The Nihon Review - Anime Reviews & Editorials

Dareka no Manazashi

Title: Dareka no Manazashi aka Someone’s Gaze
Genre: Drama
Company: CoMix Wave Films
Format: Movie; 7 minutes.
Dates: 10 Feb 2010

Synopsis: Okamura Aya is trying so hard to make it on her own. She recently got a job and moved into a small apartment. When her father calls one evening to ask her to dinner, she lies to get out of it. His next call is to let her know that her beloved pet cat, Mii, has passed away. She rushes home to share the pain with her father.

The Highlights
Shinkai magic: Follows the style of his earlier works in its simplicity and focus.
Length: Just enough to pluck a heart string.
Narration: Told from the cat’s perspective.
Theme Song: A gorgeous piano ballad.

Dareka no Manazashi is very reminiscent of director Shinkai Makoto’s very first work, She and Her Cat. In both pieces, it is the cat that sees the deeper emotion the characters seek to hide. Here Mii the cat reminisces about Aya as a child and how her perceptions of her family, especially her father, have changed as she matured. Aya wants to believe she can be successful on her own, and that means not accepting help or support from her father, who feels lonely with his wife and daughter gone. Mii sees how much they miss one another, even as they both unquestioningly accept that growing up means not being together as they used to be. It is Mii’s death that brings them back together and helps them realize how much they need one another. Sharing the loss of a dear pet shows them how connected they still are.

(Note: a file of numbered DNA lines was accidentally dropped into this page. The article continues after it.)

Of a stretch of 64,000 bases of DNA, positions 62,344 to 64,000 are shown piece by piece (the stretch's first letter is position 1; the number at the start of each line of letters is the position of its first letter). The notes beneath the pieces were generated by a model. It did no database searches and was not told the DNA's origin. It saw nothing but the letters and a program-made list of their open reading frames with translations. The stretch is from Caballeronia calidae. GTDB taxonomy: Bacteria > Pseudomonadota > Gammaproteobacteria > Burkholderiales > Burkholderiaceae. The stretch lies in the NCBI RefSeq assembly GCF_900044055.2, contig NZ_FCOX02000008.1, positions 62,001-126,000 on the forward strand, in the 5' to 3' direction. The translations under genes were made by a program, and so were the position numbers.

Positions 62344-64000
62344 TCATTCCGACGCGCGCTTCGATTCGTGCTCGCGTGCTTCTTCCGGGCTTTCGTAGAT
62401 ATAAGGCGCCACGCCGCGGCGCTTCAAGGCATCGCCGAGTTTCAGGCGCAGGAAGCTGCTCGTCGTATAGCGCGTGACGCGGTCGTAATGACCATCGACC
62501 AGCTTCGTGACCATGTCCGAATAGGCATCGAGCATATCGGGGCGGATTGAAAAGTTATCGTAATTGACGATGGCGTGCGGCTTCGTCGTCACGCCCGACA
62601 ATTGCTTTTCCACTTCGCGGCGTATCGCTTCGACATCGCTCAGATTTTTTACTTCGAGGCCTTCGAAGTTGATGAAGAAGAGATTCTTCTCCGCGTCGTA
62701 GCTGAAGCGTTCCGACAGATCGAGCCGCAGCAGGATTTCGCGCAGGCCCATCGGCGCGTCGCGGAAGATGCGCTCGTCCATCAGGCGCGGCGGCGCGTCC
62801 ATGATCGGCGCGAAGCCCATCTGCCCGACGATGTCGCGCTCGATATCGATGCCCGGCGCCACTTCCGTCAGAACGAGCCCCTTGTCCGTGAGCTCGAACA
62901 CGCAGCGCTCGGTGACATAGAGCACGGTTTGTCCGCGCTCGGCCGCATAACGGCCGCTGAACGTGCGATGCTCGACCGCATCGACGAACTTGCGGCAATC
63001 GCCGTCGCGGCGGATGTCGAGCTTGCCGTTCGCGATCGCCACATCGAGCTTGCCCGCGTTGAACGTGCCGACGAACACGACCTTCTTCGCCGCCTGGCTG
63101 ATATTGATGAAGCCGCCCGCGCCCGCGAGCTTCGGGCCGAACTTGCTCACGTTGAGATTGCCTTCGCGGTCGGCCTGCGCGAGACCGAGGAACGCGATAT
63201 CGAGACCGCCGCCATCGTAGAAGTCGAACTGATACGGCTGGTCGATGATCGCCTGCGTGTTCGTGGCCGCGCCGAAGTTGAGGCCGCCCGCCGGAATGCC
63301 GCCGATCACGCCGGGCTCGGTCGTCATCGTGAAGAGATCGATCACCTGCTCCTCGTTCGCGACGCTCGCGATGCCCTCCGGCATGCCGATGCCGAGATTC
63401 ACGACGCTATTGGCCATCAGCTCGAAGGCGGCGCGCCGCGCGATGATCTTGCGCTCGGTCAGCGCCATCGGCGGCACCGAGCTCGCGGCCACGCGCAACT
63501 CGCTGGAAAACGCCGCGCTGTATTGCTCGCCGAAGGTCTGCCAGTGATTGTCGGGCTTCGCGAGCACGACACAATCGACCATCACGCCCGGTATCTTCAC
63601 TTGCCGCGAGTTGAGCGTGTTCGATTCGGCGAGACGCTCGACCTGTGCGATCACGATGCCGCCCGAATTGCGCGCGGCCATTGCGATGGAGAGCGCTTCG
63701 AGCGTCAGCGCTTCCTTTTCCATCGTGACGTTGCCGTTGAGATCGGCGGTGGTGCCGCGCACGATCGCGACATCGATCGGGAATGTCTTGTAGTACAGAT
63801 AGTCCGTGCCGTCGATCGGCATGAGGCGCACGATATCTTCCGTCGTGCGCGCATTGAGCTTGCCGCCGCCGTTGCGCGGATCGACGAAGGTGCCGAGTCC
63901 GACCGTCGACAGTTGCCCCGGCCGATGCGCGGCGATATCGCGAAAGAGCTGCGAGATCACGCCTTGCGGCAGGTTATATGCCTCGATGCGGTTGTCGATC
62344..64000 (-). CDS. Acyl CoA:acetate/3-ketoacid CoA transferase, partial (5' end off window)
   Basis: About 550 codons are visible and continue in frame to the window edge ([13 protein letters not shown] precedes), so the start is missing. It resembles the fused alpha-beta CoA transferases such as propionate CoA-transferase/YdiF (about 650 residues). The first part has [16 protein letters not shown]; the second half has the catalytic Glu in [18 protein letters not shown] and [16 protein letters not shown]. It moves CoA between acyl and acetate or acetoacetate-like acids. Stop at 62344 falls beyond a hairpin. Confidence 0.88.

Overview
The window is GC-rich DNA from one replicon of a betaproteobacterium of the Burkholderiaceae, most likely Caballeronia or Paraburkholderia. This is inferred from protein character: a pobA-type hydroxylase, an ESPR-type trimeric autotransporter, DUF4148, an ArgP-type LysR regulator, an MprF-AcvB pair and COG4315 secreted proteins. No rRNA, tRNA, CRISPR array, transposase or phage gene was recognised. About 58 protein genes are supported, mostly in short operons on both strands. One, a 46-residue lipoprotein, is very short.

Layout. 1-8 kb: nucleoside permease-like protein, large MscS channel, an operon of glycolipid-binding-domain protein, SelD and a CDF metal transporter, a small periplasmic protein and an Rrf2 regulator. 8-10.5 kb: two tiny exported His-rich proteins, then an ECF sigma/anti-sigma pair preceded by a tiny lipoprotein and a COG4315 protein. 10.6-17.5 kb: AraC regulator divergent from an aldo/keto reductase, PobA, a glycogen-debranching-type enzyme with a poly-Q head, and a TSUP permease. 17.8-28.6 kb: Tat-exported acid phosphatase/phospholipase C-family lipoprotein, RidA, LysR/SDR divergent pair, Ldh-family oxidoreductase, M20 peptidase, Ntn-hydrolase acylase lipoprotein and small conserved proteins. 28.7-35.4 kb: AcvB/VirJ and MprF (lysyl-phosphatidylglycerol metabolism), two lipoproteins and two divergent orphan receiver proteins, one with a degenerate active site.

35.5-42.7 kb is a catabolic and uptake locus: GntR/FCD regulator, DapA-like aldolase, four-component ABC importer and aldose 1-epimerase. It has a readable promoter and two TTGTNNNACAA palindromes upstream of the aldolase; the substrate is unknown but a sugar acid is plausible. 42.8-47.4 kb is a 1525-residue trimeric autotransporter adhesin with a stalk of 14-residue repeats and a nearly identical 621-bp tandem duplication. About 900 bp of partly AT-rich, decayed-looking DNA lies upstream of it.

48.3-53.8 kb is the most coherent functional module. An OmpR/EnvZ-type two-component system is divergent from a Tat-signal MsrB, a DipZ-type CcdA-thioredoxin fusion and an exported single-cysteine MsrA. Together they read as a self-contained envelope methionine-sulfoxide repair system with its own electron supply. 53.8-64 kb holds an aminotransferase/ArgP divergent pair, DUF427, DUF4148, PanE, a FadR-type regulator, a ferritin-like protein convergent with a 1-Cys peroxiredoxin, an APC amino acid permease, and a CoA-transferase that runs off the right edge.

In these short seven minutes, Shinkai’s simple and quiet storytelling hits its mark. There is no conflict, no great drama, yet it lets us intuitively understand how both Aya and her father feel. It’s a window on relationships between parents and children in many modern societies. The struggle for independence as a measure of maturity and identity is one that is paralleled across several cultures, including my own.

Shinkai’s signature art style is as beautiful as always, but more understated than in some of his other works. The rain, lighting and colours serve to enhance the melancholy mood of the story and the tale lacks Shinkai‘s usual science fiction focal point. Instead, Aya and her father use technology just slightly more advanced than our own, with its casual use implying evolution from the tools of today. This choice allows the technology to remain part of the background, keeping the focus on the emotion and illustrating that even in a high tech world human relationships will never become obsolete.

Like in 5 cm per second, the latter segment features a song, though in this case the artist was selected especially for this project. The piece is a gorgeous piano ballad that suits the tone perfectly. Altogether, this short story may be exactly what’s needed for those days you feel worn down and alone as a quick reminder of the love that’s out there when we need it.

The Rating: 8
8/10

Reviewed by: Kaikyaku

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